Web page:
Forms and Input fields

Level: 2

Forms are composed by placing input fields within paragraphs, preformatted/literal text, lists and tables. This gives considerable flexibility in designing the layout of forms.


The form features use the following elements which are all known as HTML level 2 elements.


A form within a document.


One input field.


One option within a select.


A selection from a finite set of options.


A multi-line input field.

Each variable field is defined by an input, textarea, or option element and must have an name to identify its value in the data returned when the form is submitted.


This fictitious example is a questionnaire:

<title>Sample Questionaire</title>

<h1>Sample Questionaire</h1>
Please fill out this questionaire:
<form method="post" action="">
<p>Your name: <input name="name" size="48">
<p>Male <input name="male" type=radio>
<p>Female <input name="female" type=radio>
Number in family: <input name="family" type=int>
<p>Cities in whicy you maintain a residence:
<li>Kent <input name="city" type=checkbox value="kent">
<li>Miami <input name="city" type=checkbox value="miami">
<li>Other <textarea name="other" cols=48 rows=4></textarea>
Nickname: <input name="nickname" size ="42">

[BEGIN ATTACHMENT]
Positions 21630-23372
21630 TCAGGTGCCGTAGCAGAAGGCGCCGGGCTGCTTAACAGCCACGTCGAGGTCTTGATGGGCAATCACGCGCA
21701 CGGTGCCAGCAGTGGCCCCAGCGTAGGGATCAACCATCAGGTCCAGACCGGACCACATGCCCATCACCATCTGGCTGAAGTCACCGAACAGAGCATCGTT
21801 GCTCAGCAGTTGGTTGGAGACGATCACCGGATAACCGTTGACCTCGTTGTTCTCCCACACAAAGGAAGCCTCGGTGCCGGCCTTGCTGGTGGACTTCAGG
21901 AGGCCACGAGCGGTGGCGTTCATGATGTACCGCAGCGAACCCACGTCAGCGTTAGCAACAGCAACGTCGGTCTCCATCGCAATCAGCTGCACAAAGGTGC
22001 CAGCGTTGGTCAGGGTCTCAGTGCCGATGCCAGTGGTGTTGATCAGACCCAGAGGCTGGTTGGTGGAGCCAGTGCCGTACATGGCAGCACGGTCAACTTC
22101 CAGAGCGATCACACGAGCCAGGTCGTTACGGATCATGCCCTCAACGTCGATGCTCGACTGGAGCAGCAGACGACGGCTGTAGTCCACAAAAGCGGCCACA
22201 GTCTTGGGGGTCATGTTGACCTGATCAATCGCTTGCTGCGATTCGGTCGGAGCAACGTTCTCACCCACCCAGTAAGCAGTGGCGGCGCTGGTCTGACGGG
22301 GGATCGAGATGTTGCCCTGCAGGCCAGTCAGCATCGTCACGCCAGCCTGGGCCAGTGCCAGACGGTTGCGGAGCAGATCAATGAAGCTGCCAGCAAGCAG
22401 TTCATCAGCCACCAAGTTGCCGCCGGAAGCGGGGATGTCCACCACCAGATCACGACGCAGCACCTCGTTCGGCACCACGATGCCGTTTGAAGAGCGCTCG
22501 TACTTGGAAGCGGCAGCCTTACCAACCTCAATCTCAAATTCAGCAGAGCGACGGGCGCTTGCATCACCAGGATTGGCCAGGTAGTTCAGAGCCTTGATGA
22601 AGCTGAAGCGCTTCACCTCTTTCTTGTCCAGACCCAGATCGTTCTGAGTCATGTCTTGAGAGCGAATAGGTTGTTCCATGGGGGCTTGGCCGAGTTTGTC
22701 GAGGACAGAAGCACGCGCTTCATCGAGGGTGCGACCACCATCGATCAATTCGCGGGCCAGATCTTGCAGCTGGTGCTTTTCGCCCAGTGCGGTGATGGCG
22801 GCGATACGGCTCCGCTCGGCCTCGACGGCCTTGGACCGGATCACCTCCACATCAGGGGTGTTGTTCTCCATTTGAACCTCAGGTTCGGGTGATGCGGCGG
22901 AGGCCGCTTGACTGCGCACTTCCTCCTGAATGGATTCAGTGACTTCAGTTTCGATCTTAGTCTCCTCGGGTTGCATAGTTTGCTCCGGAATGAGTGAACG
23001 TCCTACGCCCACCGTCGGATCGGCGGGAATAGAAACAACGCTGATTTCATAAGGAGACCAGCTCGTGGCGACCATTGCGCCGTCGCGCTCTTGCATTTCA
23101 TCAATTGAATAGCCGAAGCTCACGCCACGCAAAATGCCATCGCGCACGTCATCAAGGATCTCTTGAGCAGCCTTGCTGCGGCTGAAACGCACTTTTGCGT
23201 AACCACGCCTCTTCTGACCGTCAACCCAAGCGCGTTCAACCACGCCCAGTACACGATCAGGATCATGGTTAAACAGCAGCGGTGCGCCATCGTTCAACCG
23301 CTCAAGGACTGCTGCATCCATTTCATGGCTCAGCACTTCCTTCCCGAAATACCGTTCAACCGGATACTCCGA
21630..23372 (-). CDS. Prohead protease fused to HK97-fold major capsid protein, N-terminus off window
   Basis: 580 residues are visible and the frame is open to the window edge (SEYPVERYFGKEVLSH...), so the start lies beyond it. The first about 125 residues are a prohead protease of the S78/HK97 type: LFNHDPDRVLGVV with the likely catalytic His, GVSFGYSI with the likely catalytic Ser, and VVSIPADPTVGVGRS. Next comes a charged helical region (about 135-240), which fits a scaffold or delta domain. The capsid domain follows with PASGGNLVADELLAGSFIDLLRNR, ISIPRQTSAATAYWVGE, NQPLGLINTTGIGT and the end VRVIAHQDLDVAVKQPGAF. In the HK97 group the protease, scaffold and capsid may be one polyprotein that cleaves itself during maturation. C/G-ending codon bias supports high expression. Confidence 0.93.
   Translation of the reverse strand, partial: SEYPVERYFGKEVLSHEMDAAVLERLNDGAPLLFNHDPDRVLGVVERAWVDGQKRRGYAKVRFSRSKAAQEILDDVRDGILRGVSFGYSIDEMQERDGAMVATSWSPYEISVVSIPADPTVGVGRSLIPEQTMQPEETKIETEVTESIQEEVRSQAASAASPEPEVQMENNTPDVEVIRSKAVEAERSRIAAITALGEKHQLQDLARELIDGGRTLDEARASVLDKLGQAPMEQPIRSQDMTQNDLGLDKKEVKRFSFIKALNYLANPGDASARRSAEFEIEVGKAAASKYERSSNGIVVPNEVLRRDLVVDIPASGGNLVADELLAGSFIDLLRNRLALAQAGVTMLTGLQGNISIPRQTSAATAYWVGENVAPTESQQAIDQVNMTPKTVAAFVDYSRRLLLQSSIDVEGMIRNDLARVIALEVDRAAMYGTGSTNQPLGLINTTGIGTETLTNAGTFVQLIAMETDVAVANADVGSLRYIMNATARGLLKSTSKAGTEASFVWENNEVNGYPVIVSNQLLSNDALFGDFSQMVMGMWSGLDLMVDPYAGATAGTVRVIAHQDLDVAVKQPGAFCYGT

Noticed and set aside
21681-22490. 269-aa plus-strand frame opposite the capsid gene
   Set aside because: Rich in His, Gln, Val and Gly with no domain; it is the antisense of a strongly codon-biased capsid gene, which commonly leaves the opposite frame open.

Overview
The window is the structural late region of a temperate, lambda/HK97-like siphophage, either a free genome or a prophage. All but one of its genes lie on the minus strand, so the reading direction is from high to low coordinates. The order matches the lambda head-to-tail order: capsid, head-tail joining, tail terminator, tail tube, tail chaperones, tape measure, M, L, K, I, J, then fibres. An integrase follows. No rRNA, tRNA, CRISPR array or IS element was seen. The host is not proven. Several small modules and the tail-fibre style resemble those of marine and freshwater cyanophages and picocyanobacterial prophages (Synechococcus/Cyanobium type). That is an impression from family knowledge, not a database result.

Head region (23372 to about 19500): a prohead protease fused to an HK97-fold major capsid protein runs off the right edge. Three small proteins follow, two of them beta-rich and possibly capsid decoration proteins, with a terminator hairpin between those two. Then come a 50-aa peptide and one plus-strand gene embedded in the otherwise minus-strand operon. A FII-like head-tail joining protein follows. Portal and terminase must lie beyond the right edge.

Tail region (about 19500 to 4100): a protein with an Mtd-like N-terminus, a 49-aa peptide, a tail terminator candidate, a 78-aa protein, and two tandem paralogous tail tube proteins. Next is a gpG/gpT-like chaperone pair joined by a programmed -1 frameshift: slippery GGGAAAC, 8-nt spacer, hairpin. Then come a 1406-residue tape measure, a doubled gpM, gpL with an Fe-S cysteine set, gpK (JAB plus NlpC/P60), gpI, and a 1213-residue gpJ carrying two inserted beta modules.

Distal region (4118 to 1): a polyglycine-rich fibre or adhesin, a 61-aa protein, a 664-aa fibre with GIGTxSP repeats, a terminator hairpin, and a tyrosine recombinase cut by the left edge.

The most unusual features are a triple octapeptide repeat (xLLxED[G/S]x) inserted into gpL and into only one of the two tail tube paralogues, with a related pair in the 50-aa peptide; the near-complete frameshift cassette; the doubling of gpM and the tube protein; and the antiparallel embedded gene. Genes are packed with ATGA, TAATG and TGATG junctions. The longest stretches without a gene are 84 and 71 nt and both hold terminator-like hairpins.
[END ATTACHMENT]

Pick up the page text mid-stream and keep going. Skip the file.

<p>Thank you for responding to this questionaire.
<p align=center><input type=submit> <input type=reset>

Here, the <p> and <ul> elements have been used to lay out the text (and input fields). The browser is responsible for handling the input focus, i.e. which field will currently get keyboard input.

Many platforms have existing conventions for forms, for example, using Tab and Shift keys to move the keyboard focus forwards and backwards between fields, and using the Enter key to submit the form. In the example, the Submit and Reset buttons are specified explicitly with special purpose fields. The Submit button is used to email the form or send its contents to the server as specified by the action attribute, while Reset resets the fields to their initial values. When the form consists of a single text field, it may be appropriate to leave such buttons out and rely on the Enter key.

The input element is used for a large variety of typed of input fields.

When you need to let users enter more than one line of text, you should use the textarea element.

Representing choices

The radio and checkbox types of input field can be used to specify multiple choice forms in which every alternative is visible as part of the form. An alternative is to use the select element which is generally rendered in a more compact fashion as a pull down combo list.

Preceding Section: Preformatted Text
Following Section: form
Parent Section: Working with Structured Text
Contents of HyperText Markup Language